BTW as for Mr McConnell, well sorry he may not be an Idiot, maybe more akin to a Puppet. Hes saying what people want to hear. Criminals are criminals. Prisoners fall into 2 categories. First Time Offenders & Repeat Offenders. Many First timers get the Short Sharp Shock and you never see them again, Job done, well done, Tea and Medals for everyone. But the repeat offenders you can do absolutely nothing with them at all and all that happens is that we waste millions trying, maybe because the courts say they must complete this course or that course because it makes it look like, to Joe Public, that society is trying.

    People need to look at Criminals like they are Alcoholics. Alcoholics have to want to change in the first place, criminals are no different. there is no magic potion, no magic wand, no magic tablet to make either change their ways. You have no idea how many Prisoners get Libbed on Friday only to commit crime over the weekend and be back in jail on Monday or Tuesday, its unbelievable. The Best one I remember is a Guy getting libbed and he made it less than 500m before breaking into someones house and getting arrested. The amount of prisoners given the extra chance of freedom through Home Detention Curfew and cant even complete that, many actually hand themselves back in because its easier inside than it is at home.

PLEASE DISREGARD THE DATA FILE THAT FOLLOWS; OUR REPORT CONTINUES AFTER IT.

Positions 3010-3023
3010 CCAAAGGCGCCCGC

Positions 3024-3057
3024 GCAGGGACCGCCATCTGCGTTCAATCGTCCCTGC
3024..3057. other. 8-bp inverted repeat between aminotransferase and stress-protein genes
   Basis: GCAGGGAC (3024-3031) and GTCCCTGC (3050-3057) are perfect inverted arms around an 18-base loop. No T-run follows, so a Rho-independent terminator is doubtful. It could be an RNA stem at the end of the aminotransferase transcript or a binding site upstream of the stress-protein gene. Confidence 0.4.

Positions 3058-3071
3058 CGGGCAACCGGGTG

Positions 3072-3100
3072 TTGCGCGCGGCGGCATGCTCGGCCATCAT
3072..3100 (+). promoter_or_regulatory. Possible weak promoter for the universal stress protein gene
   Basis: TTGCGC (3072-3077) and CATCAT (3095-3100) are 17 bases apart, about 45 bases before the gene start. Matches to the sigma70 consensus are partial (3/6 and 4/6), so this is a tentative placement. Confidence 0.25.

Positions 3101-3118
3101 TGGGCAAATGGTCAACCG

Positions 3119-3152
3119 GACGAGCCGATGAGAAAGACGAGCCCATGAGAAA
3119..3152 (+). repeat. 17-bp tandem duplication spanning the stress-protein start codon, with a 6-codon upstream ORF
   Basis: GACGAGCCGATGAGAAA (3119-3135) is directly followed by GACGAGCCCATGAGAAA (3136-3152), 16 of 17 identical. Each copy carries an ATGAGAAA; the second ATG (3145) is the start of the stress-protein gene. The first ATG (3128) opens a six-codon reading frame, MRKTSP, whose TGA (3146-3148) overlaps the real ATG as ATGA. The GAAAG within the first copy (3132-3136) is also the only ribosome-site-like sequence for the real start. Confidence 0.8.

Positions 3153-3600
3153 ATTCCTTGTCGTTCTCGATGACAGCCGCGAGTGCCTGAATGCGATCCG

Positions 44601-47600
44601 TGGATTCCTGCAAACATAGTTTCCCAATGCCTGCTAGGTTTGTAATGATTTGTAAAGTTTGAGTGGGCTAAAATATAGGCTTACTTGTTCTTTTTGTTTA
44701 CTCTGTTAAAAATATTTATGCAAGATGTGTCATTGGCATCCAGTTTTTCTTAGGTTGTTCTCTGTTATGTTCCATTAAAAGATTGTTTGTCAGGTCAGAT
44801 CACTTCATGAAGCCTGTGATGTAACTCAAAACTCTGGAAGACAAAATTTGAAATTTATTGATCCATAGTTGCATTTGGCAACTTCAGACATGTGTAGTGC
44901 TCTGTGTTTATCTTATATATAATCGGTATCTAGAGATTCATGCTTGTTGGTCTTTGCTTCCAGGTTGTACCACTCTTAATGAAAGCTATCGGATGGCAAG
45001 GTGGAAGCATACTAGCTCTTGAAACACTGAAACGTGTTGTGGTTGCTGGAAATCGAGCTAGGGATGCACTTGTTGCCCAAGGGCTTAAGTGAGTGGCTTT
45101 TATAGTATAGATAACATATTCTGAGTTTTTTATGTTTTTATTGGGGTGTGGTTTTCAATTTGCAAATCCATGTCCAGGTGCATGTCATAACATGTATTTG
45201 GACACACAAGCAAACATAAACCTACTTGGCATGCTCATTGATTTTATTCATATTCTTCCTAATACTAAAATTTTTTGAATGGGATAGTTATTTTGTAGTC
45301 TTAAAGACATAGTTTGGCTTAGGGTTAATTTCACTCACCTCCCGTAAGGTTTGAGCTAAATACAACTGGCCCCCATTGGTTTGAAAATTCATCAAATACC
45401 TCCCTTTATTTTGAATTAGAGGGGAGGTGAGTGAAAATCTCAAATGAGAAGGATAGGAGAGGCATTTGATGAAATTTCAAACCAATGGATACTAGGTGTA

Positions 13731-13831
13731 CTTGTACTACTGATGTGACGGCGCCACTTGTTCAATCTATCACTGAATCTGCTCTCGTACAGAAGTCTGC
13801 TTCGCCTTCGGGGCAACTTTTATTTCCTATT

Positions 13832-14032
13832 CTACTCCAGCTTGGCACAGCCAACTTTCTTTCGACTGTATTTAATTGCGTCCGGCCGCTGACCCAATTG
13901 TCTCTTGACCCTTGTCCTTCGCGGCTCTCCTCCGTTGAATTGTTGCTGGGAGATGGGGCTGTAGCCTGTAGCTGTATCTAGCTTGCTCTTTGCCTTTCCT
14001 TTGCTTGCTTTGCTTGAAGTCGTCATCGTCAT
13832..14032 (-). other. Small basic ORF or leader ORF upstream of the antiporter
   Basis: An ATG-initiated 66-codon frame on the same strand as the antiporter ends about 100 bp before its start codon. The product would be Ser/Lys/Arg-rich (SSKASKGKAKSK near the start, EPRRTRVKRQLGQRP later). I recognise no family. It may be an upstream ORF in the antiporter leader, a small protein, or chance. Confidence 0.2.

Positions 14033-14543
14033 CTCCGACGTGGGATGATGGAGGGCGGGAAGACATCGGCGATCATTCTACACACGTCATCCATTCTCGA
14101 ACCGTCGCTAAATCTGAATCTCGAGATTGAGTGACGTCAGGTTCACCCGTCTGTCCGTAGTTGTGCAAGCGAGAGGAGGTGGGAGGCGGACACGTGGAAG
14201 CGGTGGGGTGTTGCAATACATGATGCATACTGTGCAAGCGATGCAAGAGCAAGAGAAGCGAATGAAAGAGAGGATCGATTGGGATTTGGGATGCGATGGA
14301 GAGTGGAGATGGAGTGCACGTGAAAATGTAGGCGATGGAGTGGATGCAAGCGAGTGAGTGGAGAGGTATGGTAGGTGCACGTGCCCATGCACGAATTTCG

I once asked one of our regulars exactly what it would take to stop him from coming back in “£40 grand a year keep you out of here?” Short pause “nope” came the reply. Nuff said eh.

    Someone once told me that 95% of crime is committed by the same 2% So really its easy to reduce re-offending. Every time a repeat offender appears in court for sentencing the courts just need to keep increasing the sentence handed out, keep the criminals off the streets and the streets become much safer, its hardly rocket science.

  6. Just read that article in the Herald in the link in the original Blog. Oh Dear…. I take back my comment about Mr McConnell not being an idiot, hes an idiot. “THE head of Scotland’s prisons has claimed people who commit crimes should not be labelled “criminals” or “offenders” and should be viewed as “assets of community value”.” Eh? So now remember that the head of the Scottish Prison Service wants you, Joe Public, to no longer think of Sex Offenders and Pedophiles as such but as Assets of Community Value…. And remember that if you get your house broken into it wasnt by a Criminal, its been by an Assets of Community Value………… Laughable, nothing less. Sorry but if this was a politician saying this people would be asking for Her or His’ resignation.

    • You seem to be reinforcing the point I was trying to make. I can’t find any evidence that Colin McConnell has ever said we should view offenders as community assets. If you search for that all you’ll find is people who haven’t checked the story but are happy to call him an idiot or imbecile. What he said was;